New Skilled Trades Ontario to replace Ontario College of TradesBuildings
The new act is designed to make the province’s skilled trades and apprentice system easier to navigate, as well as more accessible.
The Ontario government has announced that a new Crown agency to be known as Skilled Trades Ontario will replace the Ontario College of Trades (OCOT).
In a May 6 statement, Minister of Labour, Training and Skills Development Monte McNaughton said the government would move swiftly with the Skilled Trades Act, implementing a new system that would be more efficient and easier to navigate. “I think we’ve built an overwhelming consensus within the industry,” said McNaughton. “I can tell you my team and I’ve worked really, really hard on them to get it right.”
McNaughton said he was implementing the first phase of recommendations of an advisory committee, the Skilled Trades Panel, that includes Michael Sherrard as chair and industry representatives Jason Ottey, Melanie Winter, Shaun Scott, and Melissa Young.
The new Skilled Trades Ontario will be one streamlined destination, the minister said, with tradespeople obtaining their certification from the agency.
Skilled Trades Ontario will take input from the industry and will be responsible for the promotion, research and development of new apprenticeship training and curriculum standards, the minister said. It will provide a simplified pathway for apprentice registration, issuance of certificates and renewals and equivalency assessments.
The government announced it was winding down OCOT in October 2018. The Skilled Trades Panel was appointed to recommend its replacement last year.
“This is an exciting day for the skilled trades in Ontario,” said McNaughton. “We have a looming crisis with one in three journeypersons over the age of 55 today, and the average age of an apprentice is 30. This crisis has to be dealt with. Everything that I’m doing as minister and what we’re all doing, I believe, collectively, as a province, is to ensure that we’re ending the stigma around the trades to get more young people to see these careers as meaningful.”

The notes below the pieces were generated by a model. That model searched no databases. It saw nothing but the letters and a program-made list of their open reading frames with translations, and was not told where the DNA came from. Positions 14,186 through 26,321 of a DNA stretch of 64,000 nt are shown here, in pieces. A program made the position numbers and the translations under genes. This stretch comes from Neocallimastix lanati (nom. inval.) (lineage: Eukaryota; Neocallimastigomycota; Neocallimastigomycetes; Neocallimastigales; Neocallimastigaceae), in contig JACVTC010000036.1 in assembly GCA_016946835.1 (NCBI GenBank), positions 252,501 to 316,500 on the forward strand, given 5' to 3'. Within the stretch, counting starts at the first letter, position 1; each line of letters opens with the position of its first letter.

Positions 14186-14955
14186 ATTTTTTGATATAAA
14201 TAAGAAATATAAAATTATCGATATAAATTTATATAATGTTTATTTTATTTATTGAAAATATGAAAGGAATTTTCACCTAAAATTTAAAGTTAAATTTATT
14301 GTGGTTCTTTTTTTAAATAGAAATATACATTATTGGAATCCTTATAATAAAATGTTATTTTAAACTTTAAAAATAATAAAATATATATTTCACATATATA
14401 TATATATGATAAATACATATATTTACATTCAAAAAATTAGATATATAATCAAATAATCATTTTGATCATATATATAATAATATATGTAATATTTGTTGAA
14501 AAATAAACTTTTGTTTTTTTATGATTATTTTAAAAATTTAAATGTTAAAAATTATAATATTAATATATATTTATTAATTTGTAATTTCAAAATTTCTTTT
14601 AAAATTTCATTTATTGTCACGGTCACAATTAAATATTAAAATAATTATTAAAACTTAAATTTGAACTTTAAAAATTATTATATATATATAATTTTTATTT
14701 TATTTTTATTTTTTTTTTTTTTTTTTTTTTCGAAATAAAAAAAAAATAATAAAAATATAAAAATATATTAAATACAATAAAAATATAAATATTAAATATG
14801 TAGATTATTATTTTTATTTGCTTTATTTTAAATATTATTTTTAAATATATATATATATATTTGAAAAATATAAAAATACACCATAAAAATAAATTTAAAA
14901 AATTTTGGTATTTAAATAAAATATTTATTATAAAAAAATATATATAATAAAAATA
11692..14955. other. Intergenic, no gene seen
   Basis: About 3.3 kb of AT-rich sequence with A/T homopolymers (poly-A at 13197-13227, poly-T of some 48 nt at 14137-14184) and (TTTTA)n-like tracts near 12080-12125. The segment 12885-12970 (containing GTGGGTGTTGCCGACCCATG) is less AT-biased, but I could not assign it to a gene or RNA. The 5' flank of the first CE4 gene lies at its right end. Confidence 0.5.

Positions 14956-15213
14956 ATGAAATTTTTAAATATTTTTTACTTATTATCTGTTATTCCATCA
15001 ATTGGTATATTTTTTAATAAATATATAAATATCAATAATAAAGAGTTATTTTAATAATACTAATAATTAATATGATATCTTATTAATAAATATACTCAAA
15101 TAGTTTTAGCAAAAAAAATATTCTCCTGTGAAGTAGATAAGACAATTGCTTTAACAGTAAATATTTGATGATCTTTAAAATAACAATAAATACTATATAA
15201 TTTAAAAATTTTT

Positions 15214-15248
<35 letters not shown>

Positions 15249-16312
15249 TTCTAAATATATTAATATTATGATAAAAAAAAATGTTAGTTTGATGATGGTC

A statement released by the ministry included endorsements from Stephen Hamilton, chair of the Ontario Skilled Trades Alliance; Joseph Mancinelli, LIUNA international vice-president; Patrick Dillon, business manager of the Provincial Building and Construction Trades Council of Ontario; James St. John, business manager of the Central Ontario Building Trades; James Barry, executive secretary treasurer of the International Brotherhood of Electrical Workers Construction Council of Ontario; Mike Gallardo, president and CEO of Merit Ontario; and Joe Vaccaro CEO of the Ontario Home Builders Association. “We are hopeful that Skilled Trades Ontario will stay focused on its mandate to promote the trades and encourage employers to play a greater role in mentoring aspiring tradespeople from the start to finish of their apprenticeship,” Stephen Hamilton said in a release. “That’s the way to close the skills gap, lead economic recovery and keep Ontario competitive.”
The Skilled Trades Panel is currently consulting on the second phase of its mandate, which will focus on classification and training in the trades.